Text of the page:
Tech is turning millennials into a generation of hunchbacks
March 5, 2018 | 6:49pm | Updated
For years, Charles Youn, 29, suffered from upper-back pain and neck soreness that made him hunch his shoulders and caused him to wake up numerous times throughout every night. He was in pain and constantly fatigued, drinking too much coffee to combat the sluggishness.
“I learned to live with it,” says Youn, who works in development for leadership nonprofit Outward Bound and lives on the Upper East Side. “My upper back and neck would be so tight. My neck was always bent forward, and I just thought that’s how it was going to be.”
‘We’re seeing it in younger and younger children because they’re getting their phones at a younger age.’
This past fall, Youn consulted with chiropractor Dr. Christian Kang, who has a practice in the Flatiron District and explained he was holding his problem in the palms of his hands: his laptop and iPhone were causing his pain.
Youn suffers from “tech neck,” or forward head syndrome, a painful, increasingly common condition caused by slumping over devices for hours a day that leads the neck to lose its natural curve — and triggers a physiological imbalance in the upper body. Previously seen in middle-aged-or-older desk jockeys and dentists who hunch over patients, it’s now materializing in younger generations who grew up with smart phones, tablets and other personal devices.
“Now, 20-year-olds have the spine health of a 30- or 40-year-old. It’s an epidemic,” says Kang.
Dr. Brian Wallace, a chiropractor based in Bernardsville, NJ, says he’s witnessing the same thing at his practice. “We’re seeing it in younger and younger children because they’re getting their phones at a younger age,” he says. “It’s one of the most common things we see.” According to a 2016 study by the research firm Influence Central, the average age at which an American child gets their first smartphone is 10.3 years.
As the posture worsens, the upper back muscles stretch out, while the muscles in the front of the body become weaker and the neck creeps forward, which can make the head feel at least 10 pounds heavier than it is. Not only does it cause structural problems in the neck and back; Wallace says it can also spark breathing and panic issues.
“When you have that forward-rolled posture, it has a profound impact on the breathing. Children have become shallow breathers, which then affects anxiety levels because your nervous system can’t function properly,” says Wallace, adding that medical issues such as asthma and allergies can develop.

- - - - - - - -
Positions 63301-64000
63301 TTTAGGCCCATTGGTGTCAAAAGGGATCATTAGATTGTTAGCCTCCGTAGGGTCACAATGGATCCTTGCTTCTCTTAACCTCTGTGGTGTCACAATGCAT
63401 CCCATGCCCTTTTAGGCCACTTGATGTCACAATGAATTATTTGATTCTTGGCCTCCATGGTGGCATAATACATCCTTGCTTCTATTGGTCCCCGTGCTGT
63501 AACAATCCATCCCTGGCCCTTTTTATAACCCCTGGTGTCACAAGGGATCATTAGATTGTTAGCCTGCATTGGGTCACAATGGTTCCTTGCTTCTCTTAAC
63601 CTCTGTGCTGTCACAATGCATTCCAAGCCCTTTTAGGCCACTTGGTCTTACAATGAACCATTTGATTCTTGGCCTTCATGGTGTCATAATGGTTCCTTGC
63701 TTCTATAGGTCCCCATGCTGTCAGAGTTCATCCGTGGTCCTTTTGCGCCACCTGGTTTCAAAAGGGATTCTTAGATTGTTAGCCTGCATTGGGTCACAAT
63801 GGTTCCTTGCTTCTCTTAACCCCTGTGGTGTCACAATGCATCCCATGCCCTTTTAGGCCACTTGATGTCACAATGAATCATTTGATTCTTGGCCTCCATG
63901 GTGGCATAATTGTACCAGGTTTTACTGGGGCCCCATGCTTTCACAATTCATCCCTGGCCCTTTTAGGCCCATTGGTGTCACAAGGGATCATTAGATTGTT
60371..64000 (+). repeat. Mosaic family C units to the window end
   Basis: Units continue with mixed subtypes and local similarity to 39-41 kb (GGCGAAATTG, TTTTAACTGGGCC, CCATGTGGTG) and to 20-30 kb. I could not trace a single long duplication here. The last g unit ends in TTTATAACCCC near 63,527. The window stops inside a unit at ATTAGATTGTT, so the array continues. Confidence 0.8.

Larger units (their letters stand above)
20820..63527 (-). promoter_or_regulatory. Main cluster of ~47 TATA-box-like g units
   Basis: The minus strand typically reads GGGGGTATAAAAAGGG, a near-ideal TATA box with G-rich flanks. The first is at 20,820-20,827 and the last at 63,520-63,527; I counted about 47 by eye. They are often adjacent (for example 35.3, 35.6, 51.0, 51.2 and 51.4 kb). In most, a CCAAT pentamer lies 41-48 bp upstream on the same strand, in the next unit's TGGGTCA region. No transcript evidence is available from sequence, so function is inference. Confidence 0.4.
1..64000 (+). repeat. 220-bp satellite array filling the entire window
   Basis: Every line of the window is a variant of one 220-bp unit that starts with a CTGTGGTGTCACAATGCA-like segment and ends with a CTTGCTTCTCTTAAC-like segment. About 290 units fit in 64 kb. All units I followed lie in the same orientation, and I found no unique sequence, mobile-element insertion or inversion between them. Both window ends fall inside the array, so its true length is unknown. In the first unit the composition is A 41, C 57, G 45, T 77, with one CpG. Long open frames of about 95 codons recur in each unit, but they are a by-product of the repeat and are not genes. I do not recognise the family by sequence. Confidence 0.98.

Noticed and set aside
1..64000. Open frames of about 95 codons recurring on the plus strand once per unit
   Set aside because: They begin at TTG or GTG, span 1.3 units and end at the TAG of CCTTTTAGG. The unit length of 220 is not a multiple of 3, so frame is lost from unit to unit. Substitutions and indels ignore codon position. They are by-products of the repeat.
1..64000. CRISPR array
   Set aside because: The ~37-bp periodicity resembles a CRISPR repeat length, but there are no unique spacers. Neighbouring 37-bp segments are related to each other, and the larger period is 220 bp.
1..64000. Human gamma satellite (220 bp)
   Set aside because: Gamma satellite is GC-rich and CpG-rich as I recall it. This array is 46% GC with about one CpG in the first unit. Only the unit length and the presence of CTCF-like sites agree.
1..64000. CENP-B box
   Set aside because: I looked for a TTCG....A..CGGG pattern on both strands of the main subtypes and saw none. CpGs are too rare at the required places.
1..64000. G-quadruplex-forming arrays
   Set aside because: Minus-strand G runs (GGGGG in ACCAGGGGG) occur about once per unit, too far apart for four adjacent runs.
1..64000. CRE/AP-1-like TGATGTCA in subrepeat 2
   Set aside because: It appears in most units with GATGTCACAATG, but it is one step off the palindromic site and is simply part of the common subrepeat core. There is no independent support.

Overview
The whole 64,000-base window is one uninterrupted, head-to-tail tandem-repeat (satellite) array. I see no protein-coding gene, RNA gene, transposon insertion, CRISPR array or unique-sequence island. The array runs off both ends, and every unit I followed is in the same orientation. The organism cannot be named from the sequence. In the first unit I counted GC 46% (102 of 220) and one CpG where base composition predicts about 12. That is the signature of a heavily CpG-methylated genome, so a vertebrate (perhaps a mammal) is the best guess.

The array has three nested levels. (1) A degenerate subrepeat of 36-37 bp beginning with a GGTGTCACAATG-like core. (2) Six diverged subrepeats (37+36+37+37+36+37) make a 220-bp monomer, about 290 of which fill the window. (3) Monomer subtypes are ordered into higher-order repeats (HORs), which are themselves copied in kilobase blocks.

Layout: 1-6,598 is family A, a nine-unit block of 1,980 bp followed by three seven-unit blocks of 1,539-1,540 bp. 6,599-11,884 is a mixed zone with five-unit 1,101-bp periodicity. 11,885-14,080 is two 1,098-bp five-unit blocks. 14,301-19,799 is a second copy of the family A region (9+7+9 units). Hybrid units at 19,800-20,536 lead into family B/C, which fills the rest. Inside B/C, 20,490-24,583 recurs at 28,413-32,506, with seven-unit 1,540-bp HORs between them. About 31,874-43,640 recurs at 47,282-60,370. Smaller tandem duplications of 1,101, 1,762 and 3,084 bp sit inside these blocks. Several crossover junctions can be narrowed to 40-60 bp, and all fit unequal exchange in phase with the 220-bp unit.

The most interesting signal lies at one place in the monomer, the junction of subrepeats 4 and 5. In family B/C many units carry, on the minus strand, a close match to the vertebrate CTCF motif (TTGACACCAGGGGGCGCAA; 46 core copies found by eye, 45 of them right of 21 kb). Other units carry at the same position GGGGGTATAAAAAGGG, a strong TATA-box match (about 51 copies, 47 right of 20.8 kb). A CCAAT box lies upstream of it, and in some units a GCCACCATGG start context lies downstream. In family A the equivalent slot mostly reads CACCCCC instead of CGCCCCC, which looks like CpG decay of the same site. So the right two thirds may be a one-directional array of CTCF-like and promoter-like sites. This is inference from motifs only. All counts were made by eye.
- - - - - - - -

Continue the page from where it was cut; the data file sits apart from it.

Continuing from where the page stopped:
Dr. Vito Minervini, a chiropractor based in Rockaway, NJ, says young women are particularly susceptible to the condition because they have lower muscle density in their upper body area.
“It’s bad all around, but guys can take it more because they have more musculature,” says Minervini.
Sania Khiljee, a Houston-based entrepreneur and blogger, knows this all too well. The 27-year-old founder of Bumble Brain Box, a subscription box service focused on child development, saw her body simply give out as her business began to take off two years ago.
“I was literally looking down at my phone and laptop for hours every single day. Two of my discs got herniated and it pushed into nerves and then the muscles in my shoulders got really hard,” says Khiljee.
Khiljee’s doctors were explicit: Her tech overuse was fueling the frightening breakdown.
“It’s hard to explain, but my neck couldn’t support the weight of my head. I had no mobility.” She desperately sought out solutions, including forsaking a comfortable bed. “My bed was too soft, so I slept on the floor for months.”
In addition to workouts such as yoga and pilates, which can help strengthen the core and improve posture, this 10-minute routine is good for prevention and reversal of “tech neck” pain.
Try doing it during a break at work. “All of these exercises can be done in a chair or standing in front of your computer screen,” says Roland Rodriguez, a physical therapist at Atlantic Physical Therapy Center in Toms River, NJ.
“It’s the exact counter to the tech-neck symptoms of rounded shoulders and a forward neck,” says Rodriguez.
Stand up or sit tall in a chair and look directly forward. While keeping the chin level, shift the head backwards for five seconds and then return to the original position.
Do one set of 15 reps.
Upper trapezius stretch
“This stretches out the shoulder muscles that contract when you’re on a mouse or looking at a computer screen,” he says.
Sit facing forward. Place the right hand on the head so that the ends of the fingers extend toward the left ear. Then place the left hand under the left buttocks, sitting on the hand. Use the right hand to pull the head gently down, moving the right ear towards the right shoulder, until a stretch is felt on the left side of the neck. Hold for 30 seconds and gently release. Return to starting position. Repeat on left side.
Do each side three times.
“The pecs and shoulders get really tight with tech neck, so this goes in the opposite direction and stretches and extends the lumbar spine,” says Rodriguez.
Stand up straight and tuck in the chin. Raise both arms and clasp the hands at the base of the skull with the elbows pointing out to both sides. Pull the elbows back as far as you can and hold the position for 30 seconds.
Do one set of 10 reps.
Capular retraction with external rotation
“With typical tech-neck posture, the shoulder blades round and separate from each other. This pulls them back together,” says Rodriguez.
Stand tall with your chin tucked in and your arms at your sides, palms facing forward. Retract your scapulae by pulling the shoulder blades closer together and down (shoulders should not move upward toward the ears with this movement). Keeping the elbows straight and turn the palms and arms away from the body so that the thumbs are pointing backward. Hold for 10 seconds and return to the original position.
Do one set of 10 reps.